Multiple sclerosis is the most common neurological disease in young adults. It is estimated that around 40 thousand people in Poland suffer from this disease.
MS is usually diagnosed in patients between 20 and 40 years of age. The incidence is slightly higher in women than in men (2 men for every 3 women suffering from the disease).
MS appears as a result of damage to myelin, the protective sheath insulating the nerves of the central nervous system. Myelin damage slows down, deforms or even inhibits the brain information transmission to other parts of the body, which in turn stop functioning properly.
The easiest way to understand what happens in MS is to imagine your body as an electric circuit, in which the brain and the spinal cord are sources of power, whereas the limbs and other parts of the body are lighting, computers, television sets etc. Your nerves are electric cables connecting the circuit together, and myelin is the insulation around those cables. Now, imagine that the insulation gets destroyed. Effect? - Defective or explosive equipment and possibly a short circuit.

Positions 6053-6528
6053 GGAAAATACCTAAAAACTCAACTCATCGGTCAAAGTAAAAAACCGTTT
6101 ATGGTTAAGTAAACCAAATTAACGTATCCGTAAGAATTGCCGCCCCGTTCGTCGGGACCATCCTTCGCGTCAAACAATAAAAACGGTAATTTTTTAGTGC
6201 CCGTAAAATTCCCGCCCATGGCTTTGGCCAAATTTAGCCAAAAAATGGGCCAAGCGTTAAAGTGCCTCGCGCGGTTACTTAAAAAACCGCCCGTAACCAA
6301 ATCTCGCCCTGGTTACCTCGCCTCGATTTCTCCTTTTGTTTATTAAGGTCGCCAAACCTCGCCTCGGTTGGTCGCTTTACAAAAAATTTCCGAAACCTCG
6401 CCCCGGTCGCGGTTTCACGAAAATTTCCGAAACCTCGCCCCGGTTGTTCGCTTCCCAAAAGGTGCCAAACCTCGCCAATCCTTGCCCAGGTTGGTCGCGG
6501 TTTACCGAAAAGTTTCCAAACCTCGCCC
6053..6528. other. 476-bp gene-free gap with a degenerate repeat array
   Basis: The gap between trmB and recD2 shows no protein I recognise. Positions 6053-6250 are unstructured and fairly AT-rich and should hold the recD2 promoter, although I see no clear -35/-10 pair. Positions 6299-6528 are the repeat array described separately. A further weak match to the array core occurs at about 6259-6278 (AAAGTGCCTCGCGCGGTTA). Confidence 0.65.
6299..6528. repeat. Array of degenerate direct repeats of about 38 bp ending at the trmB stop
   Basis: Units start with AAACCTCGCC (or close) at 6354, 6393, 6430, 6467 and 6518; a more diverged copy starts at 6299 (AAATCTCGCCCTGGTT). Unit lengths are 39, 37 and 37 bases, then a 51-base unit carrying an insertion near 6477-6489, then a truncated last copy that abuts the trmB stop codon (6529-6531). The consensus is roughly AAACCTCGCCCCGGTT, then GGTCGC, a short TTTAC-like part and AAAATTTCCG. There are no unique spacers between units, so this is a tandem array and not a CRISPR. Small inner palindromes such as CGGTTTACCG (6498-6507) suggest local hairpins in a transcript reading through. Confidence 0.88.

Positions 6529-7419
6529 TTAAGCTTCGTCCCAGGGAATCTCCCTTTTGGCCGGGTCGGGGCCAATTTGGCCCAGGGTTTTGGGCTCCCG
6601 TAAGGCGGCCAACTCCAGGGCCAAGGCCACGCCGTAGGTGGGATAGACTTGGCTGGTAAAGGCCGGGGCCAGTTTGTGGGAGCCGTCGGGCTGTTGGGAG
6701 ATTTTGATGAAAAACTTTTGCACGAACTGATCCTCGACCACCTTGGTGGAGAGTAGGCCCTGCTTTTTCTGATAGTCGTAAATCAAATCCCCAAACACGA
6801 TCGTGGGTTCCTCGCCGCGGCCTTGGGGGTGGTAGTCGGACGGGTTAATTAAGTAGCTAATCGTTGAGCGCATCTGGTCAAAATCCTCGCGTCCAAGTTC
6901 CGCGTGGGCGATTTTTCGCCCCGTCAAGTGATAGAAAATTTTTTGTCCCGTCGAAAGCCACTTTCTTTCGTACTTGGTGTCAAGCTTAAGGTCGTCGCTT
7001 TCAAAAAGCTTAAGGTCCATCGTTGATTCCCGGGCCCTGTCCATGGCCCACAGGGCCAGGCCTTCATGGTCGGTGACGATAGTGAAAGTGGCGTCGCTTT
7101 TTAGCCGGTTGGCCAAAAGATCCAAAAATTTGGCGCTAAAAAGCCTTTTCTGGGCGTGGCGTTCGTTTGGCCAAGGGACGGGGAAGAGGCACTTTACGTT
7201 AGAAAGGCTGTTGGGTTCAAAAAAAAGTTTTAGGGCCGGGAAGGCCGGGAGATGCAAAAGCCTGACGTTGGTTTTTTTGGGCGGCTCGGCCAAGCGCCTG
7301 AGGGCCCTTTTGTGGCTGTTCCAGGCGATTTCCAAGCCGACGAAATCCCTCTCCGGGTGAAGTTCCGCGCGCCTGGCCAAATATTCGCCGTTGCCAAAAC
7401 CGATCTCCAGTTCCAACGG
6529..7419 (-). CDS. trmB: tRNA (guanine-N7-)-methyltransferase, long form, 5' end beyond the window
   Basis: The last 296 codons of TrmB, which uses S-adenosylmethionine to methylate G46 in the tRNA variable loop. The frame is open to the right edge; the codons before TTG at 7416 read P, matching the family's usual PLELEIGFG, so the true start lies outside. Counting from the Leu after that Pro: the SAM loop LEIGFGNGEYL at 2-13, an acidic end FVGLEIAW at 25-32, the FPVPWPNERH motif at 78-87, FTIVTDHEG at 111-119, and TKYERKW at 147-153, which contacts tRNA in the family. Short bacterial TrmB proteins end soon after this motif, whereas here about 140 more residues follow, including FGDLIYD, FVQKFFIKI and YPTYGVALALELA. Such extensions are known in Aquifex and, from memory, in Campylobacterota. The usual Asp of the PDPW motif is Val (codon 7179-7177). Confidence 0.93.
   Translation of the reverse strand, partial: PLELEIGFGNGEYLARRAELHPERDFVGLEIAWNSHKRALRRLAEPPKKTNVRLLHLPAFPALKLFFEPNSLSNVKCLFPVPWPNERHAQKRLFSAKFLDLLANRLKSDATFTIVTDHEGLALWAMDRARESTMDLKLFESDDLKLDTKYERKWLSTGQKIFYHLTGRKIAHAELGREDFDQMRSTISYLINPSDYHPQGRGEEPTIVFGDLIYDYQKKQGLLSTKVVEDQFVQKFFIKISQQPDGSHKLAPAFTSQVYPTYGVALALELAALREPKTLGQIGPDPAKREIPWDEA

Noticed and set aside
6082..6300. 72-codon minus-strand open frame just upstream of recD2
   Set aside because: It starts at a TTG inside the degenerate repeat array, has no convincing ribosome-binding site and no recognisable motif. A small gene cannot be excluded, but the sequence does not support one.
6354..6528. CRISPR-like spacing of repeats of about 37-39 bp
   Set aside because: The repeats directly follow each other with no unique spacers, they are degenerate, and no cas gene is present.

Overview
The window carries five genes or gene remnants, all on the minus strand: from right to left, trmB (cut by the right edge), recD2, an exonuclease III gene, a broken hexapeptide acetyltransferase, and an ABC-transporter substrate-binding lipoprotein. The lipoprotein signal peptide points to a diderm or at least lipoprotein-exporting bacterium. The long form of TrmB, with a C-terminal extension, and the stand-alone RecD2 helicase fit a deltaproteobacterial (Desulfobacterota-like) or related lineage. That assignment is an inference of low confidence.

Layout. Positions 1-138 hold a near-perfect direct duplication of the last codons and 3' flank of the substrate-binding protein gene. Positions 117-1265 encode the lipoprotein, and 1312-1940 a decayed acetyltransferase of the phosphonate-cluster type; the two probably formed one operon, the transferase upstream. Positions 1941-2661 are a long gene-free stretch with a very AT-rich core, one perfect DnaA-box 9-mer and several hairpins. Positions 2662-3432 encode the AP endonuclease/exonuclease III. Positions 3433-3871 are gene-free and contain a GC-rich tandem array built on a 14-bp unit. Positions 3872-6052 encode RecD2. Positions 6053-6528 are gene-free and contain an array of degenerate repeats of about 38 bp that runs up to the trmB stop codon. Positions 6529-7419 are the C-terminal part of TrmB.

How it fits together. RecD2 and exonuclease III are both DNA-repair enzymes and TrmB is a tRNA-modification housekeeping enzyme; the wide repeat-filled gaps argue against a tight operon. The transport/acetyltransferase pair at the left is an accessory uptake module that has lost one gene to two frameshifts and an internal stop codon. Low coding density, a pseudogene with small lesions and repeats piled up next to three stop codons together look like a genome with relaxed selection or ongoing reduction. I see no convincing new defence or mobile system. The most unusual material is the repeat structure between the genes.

The patient’s clinical condition is most often assessed using the Expanded Disability Status Scale (EDSS). It is based on the presence of certain symptoms in a typical neurological examination. These observations are evaluated on the scale from 1 to 9 in each functional system respectively, with 1 meaning minimal signs.
There are four clinical types of MS: relapsing-remitting, primary progressive, secondary progressive and benign.
The factors causing multiple sclerosis are not yet known, but thousands of scientists all over the world are conducting studies of MS in order to solve this mysterious puzzle. There is much evidence suggesting that MS is an autoimmunological disease, i.e. a disease which makes the body fight against its own tissues.